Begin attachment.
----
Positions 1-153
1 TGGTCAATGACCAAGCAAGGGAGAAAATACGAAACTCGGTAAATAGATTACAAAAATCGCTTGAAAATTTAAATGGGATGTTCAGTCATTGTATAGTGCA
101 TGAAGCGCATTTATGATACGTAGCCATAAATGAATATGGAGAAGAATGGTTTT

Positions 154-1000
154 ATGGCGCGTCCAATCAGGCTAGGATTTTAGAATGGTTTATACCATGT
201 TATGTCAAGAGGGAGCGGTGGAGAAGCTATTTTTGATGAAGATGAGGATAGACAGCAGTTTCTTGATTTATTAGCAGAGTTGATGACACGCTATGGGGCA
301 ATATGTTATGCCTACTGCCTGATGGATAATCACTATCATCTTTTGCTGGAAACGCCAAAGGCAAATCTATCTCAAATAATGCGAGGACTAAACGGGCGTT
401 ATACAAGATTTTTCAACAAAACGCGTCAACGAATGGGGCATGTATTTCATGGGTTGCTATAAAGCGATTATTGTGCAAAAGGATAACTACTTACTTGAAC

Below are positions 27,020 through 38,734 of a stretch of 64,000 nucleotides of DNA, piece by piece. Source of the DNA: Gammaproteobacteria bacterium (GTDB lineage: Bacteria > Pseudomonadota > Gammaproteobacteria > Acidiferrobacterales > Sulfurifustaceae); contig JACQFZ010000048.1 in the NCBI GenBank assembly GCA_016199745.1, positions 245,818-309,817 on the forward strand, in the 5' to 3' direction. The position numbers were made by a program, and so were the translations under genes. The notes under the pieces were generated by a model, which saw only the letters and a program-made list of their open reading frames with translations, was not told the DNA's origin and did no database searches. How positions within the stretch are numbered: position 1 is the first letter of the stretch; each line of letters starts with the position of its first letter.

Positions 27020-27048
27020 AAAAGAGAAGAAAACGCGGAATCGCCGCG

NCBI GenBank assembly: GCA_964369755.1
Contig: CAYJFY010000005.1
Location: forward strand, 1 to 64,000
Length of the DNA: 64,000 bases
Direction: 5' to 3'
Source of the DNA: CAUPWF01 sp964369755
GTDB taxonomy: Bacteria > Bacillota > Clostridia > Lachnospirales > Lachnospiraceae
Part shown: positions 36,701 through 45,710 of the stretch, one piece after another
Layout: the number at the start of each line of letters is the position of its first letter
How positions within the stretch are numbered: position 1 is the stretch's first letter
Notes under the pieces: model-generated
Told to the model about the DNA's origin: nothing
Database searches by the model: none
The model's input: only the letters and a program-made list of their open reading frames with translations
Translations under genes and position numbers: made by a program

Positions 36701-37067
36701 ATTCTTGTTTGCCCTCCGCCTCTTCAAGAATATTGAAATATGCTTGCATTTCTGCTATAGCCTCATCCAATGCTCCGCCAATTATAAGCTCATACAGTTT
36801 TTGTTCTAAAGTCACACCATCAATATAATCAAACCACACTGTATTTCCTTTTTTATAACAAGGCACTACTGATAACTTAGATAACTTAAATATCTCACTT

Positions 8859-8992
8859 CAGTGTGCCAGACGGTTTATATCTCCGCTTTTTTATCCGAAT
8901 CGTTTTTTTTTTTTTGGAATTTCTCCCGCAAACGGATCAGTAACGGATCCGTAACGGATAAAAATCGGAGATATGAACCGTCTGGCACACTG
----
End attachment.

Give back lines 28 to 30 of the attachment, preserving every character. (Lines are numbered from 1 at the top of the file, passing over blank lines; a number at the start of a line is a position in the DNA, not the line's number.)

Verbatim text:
36701 ATTCTTGTTTGCCCTCCGCCTCTTCAAGAATATTGAAATATGCTTGCATTTCTGCTATAGCCTCATCCAATGCTCCGCCAATTATAAGCTCATACAGTTT
36801 TTGTTCTAAAGTCACACCATCAATATAATCAAACCACACTGTATTTCCTTTTTTATAACAAGGCACTACTGATAACTTAGATAACTTAAATATCTCACTT

Positions 8859-8992